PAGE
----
More Than Meets the Eye, III

I ended yesterday’s post by asking,

How can we build a joyful community in a slowly dying factory designed to sort and process vessels and gardens ?  How can we move teachers and learners off the adversarial assembly line and into a mutually supportive circle around that Fire of Truth?

I still don’t have an answer, but Tuesday gave me a few insights.

Two of three classes had enjoyable, productive days.  They were a bit distracted, with that happy feeling of close to the holidays – but they mostly enjoyed reading the day’s stories (this one and this one for Latin I, this one for Latin III), creating questionsabout them, and answering, editing, or adding as they sent the questions around.  The Latin III class also created their own illustrations since Lucy, the Tres Columnae Project’s illustrator, was busy preparing for her upcoming wedding.  Those classes felt like a joyful community.

But in between, there was a strange, sad, disturbing episode.  O, U, C, J, D, E, and C  had apparently decided their stories were “too hard” or “too much trouble” … or something.  To be fair, O did read a bit, and so did E.  But the others almost immediately tried to start a loud, loud game of “Never Have I Ever.”

So loud, so distracting that no one else could concentrate.  And the topics were heading in an inappropriate direction.

“Rarely, if ever, have I ever” been so surprised, disappointed, concerned.  I told them to stop … and, to be fair, they did.  But they seemed genuinely surprised that anyone (actually everyone else) was affected … and was mad at them.  Even B and B, who can get silly and unfocused sometimes.  “What were you thinking?” B asked.  “Don’t you realize,” I asked, “the impression that anyone – anyone – would get about you if they heard you right now?  Your actions sent such a loud message that no one could hear – or believe – your words of apology.”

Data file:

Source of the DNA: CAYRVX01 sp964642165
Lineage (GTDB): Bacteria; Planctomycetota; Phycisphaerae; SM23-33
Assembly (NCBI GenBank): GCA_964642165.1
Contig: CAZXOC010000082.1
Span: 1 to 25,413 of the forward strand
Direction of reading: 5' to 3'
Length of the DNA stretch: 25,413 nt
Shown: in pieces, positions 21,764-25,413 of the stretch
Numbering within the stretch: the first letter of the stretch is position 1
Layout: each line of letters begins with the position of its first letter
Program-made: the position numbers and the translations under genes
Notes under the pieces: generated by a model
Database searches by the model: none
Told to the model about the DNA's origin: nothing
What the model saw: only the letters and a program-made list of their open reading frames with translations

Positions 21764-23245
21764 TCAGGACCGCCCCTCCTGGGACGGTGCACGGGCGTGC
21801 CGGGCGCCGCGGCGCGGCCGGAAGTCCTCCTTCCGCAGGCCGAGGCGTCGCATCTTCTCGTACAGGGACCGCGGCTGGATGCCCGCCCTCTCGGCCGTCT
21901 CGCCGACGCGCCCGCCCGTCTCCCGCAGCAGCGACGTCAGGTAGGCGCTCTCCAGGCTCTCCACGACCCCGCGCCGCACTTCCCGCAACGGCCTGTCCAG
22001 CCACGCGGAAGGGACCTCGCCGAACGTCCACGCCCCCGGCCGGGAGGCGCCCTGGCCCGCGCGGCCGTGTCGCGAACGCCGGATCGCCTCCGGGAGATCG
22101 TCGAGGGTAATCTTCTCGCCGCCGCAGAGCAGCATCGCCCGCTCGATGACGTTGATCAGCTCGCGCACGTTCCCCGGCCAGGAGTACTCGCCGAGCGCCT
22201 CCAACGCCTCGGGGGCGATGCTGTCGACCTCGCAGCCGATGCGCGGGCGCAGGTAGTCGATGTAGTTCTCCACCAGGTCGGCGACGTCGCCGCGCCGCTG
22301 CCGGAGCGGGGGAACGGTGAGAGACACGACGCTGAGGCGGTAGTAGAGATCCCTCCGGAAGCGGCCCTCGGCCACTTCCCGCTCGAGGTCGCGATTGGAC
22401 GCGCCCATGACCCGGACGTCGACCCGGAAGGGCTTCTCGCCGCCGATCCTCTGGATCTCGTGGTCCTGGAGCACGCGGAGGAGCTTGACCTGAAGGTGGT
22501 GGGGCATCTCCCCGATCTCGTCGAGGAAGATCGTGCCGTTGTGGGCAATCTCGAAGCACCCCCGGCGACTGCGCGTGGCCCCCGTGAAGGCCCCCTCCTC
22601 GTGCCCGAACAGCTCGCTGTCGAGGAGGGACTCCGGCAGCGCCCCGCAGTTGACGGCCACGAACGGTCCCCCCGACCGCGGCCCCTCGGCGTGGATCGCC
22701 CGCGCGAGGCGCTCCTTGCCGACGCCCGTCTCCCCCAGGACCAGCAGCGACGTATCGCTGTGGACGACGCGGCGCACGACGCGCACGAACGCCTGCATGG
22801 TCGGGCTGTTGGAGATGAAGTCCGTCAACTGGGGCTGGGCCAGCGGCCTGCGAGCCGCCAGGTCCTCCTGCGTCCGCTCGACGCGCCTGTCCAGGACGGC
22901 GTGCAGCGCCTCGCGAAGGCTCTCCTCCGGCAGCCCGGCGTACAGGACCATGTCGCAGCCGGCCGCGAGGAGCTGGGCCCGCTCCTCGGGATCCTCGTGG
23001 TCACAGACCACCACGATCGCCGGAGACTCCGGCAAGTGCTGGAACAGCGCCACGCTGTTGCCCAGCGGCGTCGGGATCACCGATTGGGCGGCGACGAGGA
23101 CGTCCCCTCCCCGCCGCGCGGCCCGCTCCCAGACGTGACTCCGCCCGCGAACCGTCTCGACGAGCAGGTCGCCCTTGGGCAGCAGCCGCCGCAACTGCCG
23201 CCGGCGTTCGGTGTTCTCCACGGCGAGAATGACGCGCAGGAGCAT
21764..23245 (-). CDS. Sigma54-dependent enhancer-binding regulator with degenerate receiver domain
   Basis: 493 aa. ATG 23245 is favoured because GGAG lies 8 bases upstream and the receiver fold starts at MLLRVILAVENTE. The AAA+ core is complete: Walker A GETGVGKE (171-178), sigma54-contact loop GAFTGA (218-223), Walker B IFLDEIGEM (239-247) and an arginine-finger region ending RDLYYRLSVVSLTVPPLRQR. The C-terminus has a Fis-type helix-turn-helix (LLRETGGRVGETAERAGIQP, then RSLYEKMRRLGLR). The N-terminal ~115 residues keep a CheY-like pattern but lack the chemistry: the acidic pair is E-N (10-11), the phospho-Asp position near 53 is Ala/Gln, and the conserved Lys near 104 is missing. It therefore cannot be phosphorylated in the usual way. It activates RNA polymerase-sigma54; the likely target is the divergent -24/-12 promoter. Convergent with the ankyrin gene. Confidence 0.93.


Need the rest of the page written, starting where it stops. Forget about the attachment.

Then, too late, they were sad and surprised … or something. Later on, I remembered something I’d said yesterday:

That’s not how O, E, E, and U expect to be talked to.  That’s not how you talk to a vessel or a garden.

Ms. X and Mr. Y, secure in their sense of mission, their role as human service providers, never ask students – whom they see as lowly vessels, passive soil, helpless and benighted service recipients – to think about consequences; they just impose them.  They don’t ask students to control themselves, either; that’s Ms. X’s job.  That’s the sad legacy of Taylorism: thinking about stuff  is the manager’s job, while workers are seen as inherently bad, lazy malingerers.

But those metaphors of teaching are problematic, too.   It wouldn’t make sense for a vessel or garden to manage its impulses, to think about effects of actions.  If you talked to a vessel at all, you’d tell it to stop leaking.  Plants may grow better when you talk to them, but  you wouldn’t explain things to a garden.  After years of yelling, labeling,  and getting treated like dirt by Ms. X and Mr. Y, perhaps U, C, etc., don’t think they can control themselves.  Or maybe they’ve never been asked.